Lord White started to object, when the Prince overruled him. “I always enjoy playing with the fair company.” Cynthia kept her thoughts of “I'm sure you do, and given your health, I'll bet playing is about all you can do.” to herself. Instead, she gracefully replaced Freddy at the table, and said, “Now we should have some amusement.”
She may have enjoyed it, but Lord White and Lord Grey did not. Their uncanny luck vanished with her play. An hour later she rose and curtsied before saying, as she handed Lord White a few bills, “I believe this covers Mr. Alverston's vowels.”
Still in shock, he nodded.
“Does it?”
“Yes.” He produced them, then tore them in two.
“Thank you.” She turned to Freddy and handing him a small bundle of notes said, “Mr. Alverston, please take these with you. It's a small profit. I strongly suggest you invest it in entertaining Miss Wroxham. She was most distressed by your plight, and that may help to make amends. Please do not gamble again. I may not be able to rescue you next time.”
“Yes, what are you planning to do?”
“I believe the Prince wanted to show me his etchings. I have heard that he has exquisite taste. I shall return later.”
She watched as the prince took the deck of cards from the table and put it in his pocket. Then she followed him off to one of the galleries where he displayed his art collection.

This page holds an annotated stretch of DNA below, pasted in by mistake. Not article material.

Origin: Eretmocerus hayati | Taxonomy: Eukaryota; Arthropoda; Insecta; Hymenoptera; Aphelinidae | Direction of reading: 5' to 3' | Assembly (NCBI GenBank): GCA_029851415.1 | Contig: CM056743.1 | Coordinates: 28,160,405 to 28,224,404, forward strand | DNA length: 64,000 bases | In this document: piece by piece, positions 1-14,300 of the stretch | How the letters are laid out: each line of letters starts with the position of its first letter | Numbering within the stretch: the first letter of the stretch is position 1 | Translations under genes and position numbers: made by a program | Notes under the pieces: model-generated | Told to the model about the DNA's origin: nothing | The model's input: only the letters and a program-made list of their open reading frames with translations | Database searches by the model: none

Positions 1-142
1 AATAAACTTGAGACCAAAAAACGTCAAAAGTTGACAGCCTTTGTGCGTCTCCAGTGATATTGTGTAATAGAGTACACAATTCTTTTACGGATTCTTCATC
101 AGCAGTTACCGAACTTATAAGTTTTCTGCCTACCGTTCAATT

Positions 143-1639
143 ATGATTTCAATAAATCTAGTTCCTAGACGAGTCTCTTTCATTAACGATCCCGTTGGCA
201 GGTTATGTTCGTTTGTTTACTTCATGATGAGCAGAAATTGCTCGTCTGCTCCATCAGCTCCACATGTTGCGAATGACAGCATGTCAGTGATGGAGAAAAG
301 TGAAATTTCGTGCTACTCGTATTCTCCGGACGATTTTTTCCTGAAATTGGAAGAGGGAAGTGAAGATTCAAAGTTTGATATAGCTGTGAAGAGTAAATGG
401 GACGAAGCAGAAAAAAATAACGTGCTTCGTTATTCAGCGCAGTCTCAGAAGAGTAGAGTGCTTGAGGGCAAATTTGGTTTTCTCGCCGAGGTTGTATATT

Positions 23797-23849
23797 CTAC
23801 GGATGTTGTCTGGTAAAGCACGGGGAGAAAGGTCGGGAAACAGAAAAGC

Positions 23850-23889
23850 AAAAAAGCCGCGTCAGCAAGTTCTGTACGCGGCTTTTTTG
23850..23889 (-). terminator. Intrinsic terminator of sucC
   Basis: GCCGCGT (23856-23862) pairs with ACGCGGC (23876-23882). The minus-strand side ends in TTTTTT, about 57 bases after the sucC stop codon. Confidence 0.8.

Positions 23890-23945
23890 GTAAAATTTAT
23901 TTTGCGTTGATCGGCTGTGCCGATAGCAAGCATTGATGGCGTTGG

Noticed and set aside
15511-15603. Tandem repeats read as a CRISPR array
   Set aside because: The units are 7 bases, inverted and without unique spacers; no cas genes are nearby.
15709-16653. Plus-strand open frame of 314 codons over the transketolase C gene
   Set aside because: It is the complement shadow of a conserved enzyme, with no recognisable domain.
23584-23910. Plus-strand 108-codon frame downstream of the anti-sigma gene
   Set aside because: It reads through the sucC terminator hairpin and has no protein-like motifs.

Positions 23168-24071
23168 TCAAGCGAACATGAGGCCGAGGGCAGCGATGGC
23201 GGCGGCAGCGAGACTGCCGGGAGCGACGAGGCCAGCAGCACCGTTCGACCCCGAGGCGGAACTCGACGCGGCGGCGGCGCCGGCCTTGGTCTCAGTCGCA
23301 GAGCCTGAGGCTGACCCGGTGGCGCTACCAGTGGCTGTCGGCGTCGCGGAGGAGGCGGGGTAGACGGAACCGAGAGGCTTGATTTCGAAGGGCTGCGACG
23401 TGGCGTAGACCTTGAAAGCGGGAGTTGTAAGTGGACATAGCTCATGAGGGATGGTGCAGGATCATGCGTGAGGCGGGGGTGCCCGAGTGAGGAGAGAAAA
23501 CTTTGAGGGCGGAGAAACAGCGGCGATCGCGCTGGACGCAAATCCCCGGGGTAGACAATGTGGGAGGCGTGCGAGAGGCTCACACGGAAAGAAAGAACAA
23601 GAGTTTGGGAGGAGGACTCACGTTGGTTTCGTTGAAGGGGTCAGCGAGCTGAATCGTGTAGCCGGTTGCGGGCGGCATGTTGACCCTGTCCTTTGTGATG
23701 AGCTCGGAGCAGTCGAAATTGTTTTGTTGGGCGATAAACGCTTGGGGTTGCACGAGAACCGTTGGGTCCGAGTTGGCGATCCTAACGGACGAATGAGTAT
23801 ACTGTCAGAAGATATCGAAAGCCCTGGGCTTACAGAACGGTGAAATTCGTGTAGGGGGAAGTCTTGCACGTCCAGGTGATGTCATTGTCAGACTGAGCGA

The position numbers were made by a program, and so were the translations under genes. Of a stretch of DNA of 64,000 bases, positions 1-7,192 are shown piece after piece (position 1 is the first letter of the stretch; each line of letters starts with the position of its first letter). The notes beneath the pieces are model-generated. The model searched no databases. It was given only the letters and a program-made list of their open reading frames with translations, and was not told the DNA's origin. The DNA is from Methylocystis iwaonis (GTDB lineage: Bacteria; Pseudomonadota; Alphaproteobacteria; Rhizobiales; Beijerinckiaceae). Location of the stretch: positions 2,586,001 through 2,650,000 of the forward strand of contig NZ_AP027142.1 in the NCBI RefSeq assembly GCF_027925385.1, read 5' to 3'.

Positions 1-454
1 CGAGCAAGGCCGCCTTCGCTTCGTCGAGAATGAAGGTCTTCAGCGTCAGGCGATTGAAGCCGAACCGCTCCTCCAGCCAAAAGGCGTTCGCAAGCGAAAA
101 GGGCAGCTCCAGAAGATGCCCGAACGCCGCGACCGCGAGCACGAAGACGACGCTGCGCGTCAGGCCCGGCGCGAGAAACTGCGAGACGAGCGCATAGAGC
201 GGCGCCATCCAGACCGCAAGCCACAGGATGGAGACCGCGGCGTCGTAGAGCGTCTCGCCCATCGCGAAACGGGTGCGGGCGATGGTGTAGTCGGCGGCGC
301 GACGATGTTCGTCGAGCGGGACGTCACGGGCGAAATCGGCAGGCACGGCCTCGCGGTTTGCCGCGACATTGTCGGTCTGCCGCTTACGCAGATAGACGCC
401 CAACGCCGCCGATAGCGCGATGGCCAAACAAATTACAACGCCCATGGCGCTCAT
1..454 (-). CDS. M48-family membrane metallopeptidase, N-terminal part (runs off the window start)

When he returned home Freddy found Alice and her brother in the parlor. He joyfully exclaimed that Cynthia had rescued him and he even had a small profit. “Alice, I thought we could go to the theater tomorrow.”
Lord Wroxham frowned, “Where is Miss Morris?”
“The prince wanted to show her his etchings.”
“What!”
“She accompanied him to the gallery.”
“And you let her go with him?”
“Yes, was I wrong?”
“Very. Now if you'll excuse me, I must rescue my ward. I only hope I'm not too late.”
Lord Wroxham wasn't too late, but when he forced his way to a room in the far recesses of the pavilion, he found a distressing sight. The Prince and Cynthia were playing cards for clothing. She had one glove in play, while the Prince was down to his corset. As Lord Wroxham pushed the door open he heard, “Your Highness, I think we've played enough, I'd much rather you left your corset on.”
“Then I'll play you for a forfeit.”
“No, I really must be getting home. My guardian will be worried.”
Lord Wroxham coughed, and they both looked at him. He bowed, “Your Highness.”
“Lord Wroxham,” Cynthia gushed, “I'm so glad you are here. I need a witness.”
“A witness?”
She turned to the Prince and said, “Next time you play strip piquet, please don't use a marked deck.”
“A marked deck?”
“How do you think we came to this, my first glove is still in play against your corset?”
“Oh.”
“I'm glad you weren't aware of it, sir. Who gave you the deck?”
“Lord White usually supplies me. I always do very well when we gamble together.”